Trang Nguyen, John Hauk, and Lorena Marquez — all previous number-one finishers — are just some of the recognizable names on this year’s Top 25 List. And one of those three is now retired, one came back from retirement, and one’s not left the list in five years. Know who’s who?
Read on for the answers — and other fun facts about some of the Top 25.
He’s Number One
Eight years ago Trang Nguyen was at the top of the heap. He finished 1998 as the top competitor and planned to retire from the competition circuit. At that time he had plans to introduce his own acrylic line. With his new company, Odyssey Nail Systems, up and running, Nguyen returned to competitions during the 2004-2005 season.
Company: Odyssey Nail Systems
Years doing nails: 14
Years competing: 13
Why did you return to competitions? ”Competitions are my love, competing drives me to better my skills or create new products. Sometimes, it relaxes me, too.”
Which year was more difficult in winning the top spot 1998 or 2005-2006?
”Back in the old times, it was a little easier. Today, everyone has great technical skills.”
How have competitions changed since the ’90s? ”The competitions have changed a lot — all the competitors now are very skilled. You must be very technically correct. To win the competition now, you must practice very hard and get a lot of information from others.”
What was your favorite competition this year? ”I love all competitions — the bigger the better. I enjoy large-scale competitions like the Nailympics in Las Vegas.”
At shows, Nguyen often goes back and forth between competing and doing demonstrations at the Odyssey booth. Here, he takes a break from competing to demo Odyssey products on lucky attendees.
At the Las Vegas Nailympics, Nguyen placed second in wraps and third in acrylic sculpture, helping solidify his top-place finish.
2005-2006 Top 25
At the last minute, and with one point to spare, Rita Horvath snuck into second place — her spot for the second year in a row. A veteran competitor, this is her eighth year on our list — and her seventh time in the top 10.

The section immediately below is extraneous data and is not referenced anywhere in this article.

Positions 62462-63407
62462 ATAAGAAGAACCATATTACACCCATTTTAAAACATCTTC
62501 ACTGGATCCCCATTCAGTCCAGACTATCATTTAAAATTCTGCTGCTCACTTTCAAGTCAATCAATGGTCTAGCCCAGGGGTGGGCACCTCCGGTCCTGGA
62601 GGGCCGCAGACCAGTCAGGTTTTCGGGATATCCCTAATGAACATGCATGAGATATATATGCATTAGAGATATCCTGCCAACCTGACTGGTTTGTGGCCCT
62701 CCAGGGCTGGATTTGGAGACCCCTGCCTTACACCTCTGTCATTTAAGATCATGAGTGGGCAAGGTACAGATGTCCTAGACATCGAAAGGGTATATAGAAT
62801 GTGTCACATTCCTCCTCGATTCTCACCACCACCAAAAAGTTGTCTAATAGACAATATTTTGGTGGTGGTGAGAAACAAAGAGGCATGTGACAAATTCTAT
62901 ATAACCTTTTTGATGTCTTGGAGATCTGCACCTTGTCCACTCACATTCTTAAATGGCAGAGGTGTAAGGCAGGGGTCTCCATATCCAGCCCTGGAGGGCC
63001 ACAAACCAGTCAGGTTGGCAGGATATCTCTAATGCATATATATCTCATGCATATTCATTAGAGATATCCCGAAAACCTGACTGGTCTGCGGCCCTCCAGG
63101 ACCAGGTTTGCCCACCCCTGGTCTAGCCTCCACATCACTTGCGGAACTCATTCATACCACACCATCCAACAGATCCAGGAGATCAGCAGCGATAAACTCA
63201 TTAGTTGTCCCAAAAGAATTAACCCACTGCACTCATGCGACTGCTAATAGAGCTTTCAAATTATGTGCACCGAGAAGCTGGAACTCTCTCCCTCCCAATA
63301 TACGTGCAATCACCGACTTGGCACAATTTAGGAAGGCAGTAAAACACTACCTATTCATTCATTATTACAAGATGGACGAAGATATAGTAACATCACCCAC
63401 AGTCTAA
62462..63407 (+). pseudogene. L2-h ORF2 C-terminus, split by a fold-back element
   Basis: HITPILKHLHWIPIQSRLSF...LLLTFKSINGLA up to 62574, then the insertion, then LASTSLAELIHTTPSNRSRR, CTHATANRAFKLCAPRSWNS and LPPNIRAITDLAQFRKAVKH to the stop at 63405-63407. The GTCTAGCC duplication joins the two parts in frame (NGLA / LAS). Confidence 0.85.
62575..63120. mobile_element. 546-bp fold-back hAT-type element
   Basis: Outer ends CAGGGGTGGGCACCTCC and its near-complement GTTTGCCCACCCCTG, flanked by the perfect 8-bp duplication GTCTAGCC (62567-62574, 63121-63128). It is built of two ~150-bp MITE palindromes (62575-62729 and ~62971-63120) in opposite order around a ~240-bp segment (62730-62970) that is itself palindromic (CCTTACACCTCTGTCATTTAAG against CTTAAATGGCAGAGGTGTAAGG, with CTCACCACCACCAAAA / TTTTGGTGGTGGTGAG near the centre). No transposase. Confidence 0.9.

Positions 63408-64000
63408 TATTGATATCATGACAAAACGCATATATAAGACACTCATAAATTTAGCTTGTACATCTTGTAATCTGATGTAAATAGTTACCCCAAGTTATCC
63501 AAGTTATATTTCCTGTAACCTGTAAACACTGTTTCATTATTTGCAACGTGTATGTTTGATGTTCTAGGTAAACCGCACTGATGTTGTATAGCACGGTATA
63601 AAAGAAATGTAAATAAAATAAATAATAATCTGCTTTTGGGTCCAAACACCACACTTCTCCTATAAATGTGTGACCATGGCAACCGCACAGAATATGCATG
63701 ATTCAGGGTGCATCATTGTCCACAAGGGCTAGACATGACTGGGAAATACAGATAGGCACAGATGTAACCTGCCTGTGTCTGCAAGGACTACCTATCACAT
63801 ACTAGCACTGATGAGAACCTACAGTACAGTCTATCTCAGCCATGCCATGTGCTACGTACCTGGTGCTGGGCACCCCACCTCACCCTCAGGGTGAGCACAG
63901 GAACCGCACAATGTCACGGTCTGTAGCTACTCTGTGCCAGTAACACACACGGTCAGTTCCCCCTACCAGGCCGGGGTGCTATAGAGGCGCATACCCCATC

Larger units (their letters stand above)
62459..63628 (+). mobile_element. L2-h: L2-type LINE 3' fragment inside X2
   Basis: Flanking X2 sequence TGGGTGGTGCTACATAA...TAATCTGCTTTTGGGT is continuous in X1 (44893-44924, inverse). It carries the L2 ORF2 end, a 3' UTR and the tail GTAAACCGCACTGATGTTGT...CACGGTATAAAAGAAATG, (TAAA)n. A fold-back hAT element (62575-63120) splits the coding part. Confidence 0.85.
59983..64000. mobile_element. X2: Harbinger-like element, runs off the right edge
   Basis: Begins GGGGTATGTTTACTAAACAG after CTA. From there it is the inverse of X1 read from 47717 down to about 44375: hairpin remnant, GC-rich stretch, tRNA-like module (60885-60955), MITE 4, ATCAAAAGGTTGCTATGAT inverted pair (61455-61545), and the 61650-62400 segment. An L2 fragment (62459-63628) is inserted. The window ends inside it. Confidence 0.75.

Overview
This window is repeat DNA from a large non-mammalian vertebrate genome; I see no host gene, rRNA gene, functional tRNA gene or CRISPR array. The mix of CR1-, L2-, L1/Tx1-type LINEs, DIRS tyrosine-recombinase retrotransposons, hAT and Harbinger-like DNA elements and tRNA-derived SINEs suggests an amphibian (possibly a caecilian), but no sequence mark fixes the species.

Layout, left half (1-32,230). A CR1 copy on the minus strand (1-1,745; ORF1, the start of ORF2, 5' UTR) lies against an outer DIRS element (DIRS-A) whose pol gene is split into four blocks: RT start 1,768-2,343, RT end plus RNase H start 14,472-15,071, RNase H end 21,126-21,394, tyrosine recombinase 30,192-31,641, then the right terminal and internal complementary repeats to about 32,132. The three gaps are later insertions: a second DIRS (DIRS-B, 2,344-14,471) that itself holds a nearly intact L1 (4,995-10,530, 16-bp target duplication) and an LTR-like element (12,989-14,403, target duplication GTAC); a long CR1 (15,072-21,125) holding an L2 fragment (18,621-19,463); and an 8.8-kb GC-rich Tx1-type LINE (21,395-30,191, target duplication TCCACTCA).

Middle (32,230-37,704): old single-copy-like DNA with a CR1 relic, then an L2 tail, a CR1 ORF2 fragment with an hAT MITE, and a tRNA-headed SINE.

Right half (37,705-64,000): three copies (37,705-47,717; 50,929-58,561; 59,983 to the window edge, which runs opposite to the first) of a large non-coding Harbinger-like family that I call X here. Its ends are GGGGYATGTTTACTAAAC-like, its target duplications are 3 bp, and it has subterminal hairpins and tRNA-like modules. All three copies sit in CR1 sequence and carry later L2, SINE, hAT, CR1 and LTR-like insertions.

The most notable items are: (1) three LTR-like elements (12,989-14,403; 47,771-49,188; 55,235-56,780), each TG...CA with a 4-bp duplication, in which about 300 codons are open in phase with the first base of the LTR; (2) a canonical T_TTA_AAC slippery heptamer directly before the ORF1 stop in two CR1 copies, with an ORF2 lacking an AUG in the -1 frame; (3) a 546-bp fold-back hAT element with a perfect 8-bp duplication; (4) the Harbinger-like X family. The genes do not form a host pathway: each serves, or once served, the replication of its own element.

Although new to the NAILS Top 25, Michelle Sproat sprang up the list. She held onto the second-place spot for much of the season but after missing the Nailympics in Las Vegas, she fell to third. Still, this top three finish is a nearamazing feat for a first-year competitor.
Japan’s Kaori Iwai [right] can be seen at many shows — working hard on the competition floor or working side-by-side at Odyssey’s booth with number-one competitor Nguyen, whom she credits as her biggest professional influence..
Doing nails for 15 years and competing for 11, John Hauk’s favorite competition is French Twist. “It allows more room for creativity but still keeps the shape and form of the nail,” he says. He’s been in the top five on our list since 2001.
Amy Becker [left] has been competing for 15 years and has placed on the Top 25 list for 12 years running. Her award-winning models are usually coworkers or clients.
Japan’s Chika Ihara first competed in Honolulu in 1999 “because the places for the biggest challenges are in the United States,” she says. Like Ihara, many of Japan’s elite nailists come to the United States to compete against the world’s best.
Seo Sang Mi shot up to the Top 10 after successful showings at the Nailympics in London and Las Vegas. Hailing from Korea, she was the overall grand champion in the Division III Masters Category at the Las Vegas Nailympics.
Sweden’s Karin Strom [left] , with one of her hand models, is a regular on the competition circuit, especially at Super Points shows like the Nailympics.
After nine years of competing, Lorena Marquez retired in September 2005, but her early-season wins kept her on NAILS’ Top 25. And her competition success helped her land a job as inm’s director of education.
Mayumi Hase’s [right] wins in the Super Points competitions got her a placement on the Top 25 list.
Mira Song, who works at Odyssey Nail Systems, has only been competing for a year and a half. “I love to compete!” says this competition-driven nail tech.
Working with Tom Holcomb and Tom Bachik, Christina Gonzales competes with the Entity crew. She’s no stranger to the competition arena — she was Tom Bachik’s competition model for years.
Virginia Arleo is a second generation beauty competitor. The Argentinean’s parents were competitors in the hair industry.
The Division II Overall Winner at the Las Vegas Nailympics, Marina Diaz, snuck onto the Top 25 because of her Super Points wins there.
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